Hey, have you heard? Gamepads for smartphones and tablets are a thing. A thing that is quickly becoming the Android equivalent of the many ridiculous iPhone plug-in accessories you'll find all across the web.

So, we're covering another one. It's called PhoneJoy Play. It does this:

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You can fit a phone up to the size of a One X in the PhoneJoy Play horizontally, presumably. It connects (hold your applause, please) via Bluetooth, it requires games to implement compatibility (likely through an SDK to get full, native functionality), and you can fold it up into a more compact shape for play on televisions or tablets. The best part? It costs $50. Man, I can already see people lining up to drop fifty bucks on a game controller with absolutely no assurance it will ever achieve anything resembling popularity!

To be fair, the Play does have the advantage of its creators having made and sold another controller previously, which means there are games out there already that it works with. Still, the compatibility issue, for me, isn't exactly assuaged by a head start in a market where no one has really succeeded in a big way.

I'm sorry that PhoneJoy's project is becoming the target of my little anti-gamepad crusade, but I look at products like this and see little more than another case of startup fever. Someone at some point had the decent thought that "Hey, smartphones and tablets could use physical game controllers, like a mini-console!" and now every guy that wants to be the next Steve Jobs has suddenly "figured it out" and come up with their amazing take on this already ridiculously tired idea.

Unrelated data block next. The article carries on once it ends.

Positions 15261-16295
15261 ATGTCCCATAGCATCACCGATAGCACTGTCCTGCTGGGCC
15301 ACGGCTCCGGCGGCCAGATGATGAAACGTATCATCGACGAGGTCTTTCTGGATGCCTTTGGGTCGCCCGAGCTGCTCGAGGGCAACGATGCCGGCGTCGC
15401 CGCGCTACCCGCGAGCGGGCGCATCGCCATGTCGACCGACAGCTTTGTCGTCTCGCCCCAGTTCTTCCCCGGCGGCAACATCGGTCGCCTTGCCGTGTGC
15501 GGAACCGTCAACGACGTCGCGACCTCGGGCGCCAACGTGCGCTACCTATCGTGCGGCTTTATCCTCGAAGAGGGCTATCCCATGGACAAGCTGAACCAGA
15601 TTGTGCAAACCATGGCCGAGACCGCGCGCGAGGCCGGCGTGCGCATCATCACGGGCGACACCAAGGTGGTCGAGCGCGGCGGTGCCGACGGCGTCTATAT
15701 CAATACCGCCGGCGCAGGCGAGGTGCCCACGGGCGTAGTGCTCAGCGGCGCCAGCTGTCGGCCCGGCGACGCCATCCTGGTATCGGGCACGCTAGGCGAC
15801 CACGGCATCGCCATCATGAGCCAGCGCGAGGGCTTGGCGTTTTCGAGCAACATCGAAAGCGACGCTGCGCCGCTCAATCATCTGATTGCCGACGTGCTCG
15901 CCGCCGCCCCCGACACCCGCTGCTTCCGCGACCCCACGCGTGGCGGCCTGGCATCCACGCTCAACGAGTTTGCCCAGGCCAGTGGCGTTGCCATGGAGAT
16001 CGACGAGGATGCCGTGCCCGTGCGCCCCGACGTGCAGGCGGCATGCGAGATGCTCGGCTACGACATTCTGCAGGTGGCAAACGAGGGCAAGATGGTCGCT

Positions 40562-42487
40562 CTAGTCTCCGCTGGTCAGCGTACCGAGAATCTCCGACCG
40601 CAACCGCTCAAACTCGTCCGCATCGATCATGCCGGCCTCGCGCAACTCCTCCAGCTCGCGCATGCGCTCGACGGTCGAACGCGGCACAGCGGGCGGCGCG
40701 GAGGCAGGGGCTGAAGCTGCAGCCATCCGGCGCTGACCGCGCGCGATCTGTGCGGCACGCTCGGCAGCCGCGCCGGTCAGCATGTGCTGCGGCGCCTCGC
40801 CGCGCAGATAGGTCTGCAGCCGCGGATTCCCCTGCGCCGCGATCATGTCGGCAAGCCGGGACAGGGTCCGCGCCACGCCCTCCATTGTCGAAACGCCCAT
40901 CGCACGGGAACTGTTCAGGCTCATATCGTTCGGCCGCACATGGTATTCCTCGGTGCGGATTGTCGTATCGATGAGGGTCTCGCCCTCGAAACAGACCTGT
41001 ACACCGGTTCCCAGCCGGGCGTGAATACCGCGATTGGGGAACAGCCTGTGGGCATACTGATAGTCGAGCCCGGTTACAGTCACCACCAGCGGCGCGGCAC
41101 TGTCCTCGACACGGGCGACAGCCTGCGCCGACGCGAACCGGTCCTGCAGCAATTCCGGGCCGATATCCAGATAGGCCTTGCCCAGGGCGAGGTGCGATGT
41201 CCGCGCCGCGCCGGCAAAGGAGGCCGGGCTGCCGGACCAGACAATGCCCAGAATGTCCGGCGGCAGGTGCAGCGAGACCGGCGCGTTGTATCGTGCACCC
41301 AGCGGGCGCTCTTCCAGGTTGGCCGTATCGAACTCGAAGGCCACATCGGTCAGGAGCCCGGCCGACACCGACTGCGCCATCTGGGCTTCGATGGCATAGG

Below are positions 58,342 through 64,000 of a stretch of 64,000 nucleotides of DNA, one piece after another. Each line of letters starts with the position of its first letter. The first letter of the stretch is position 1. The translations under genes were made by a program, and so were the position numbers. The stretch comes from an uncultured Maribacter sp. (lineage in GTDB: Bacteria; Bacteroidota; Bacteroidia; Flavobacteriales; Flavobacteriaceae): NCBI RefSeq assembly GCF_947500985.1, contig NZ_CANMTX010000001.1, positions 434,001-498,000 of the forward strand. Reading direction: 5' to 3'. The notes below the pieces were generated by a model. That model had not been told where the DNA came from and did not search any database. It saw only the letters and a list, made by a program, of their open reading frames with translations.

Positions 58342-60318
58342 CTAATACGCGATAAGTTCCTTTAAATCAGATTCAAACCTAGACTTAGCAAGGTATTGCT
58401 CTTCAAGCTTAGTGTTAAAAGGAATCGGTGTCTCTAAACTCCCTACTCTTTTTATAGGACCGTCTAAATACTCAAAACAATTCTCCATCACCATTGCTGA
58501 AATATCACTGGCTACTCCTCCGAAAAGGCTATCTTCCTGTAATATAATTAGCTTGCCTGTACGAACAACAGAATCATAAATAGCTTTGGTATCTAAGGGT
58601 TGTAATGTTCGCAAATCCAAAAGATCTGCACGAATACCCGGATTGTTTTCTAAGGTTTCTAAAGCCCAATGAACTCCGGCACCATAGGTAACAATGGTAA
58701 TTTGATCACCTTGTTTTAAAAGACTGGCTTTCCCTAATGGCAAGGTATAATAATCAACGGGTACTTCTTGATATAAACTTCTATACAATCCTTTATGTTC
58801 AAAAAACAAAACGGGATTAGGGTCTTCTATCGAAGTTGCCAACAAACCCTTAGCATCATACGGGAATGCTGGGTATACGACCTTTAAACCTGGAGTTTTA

I am not saying that a smartphone gamepad is inherently a flawed concept. But not a single one I've seen has actually done anything to address the one innovation roadblock to wide adoption - compatibility. And that's because solving this conundrum requires one of two things: a really awesome, innovative idea that makes the controller "just work," or a ton of money to bribe developers into playing ball with free hardware development kits. Both of those things are hard / expensive. And it seems eminently unlikely either of them will be happening with the PhoneJoy Play.

Hell, the Sony Sixaxis probably has more Android support than any 3rd-party controller on the market, and that's solely because millions of people already have the hardware. And even then, compatibility still isn't anywhere near complete. I find it tough to believe that a Kickstarter project reimagining an idea we've seen a dozen (or more) companies already try is suddenly going to be that breakout product no one saw coming.

So please, entrepreneurs, I implore you: stop with the Android gamepads unless you think you've actually solved the compatibility riddle. Until then, I direct you to this rather fitting image from PhoneJoy's Kickstarter page.

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Kickstarter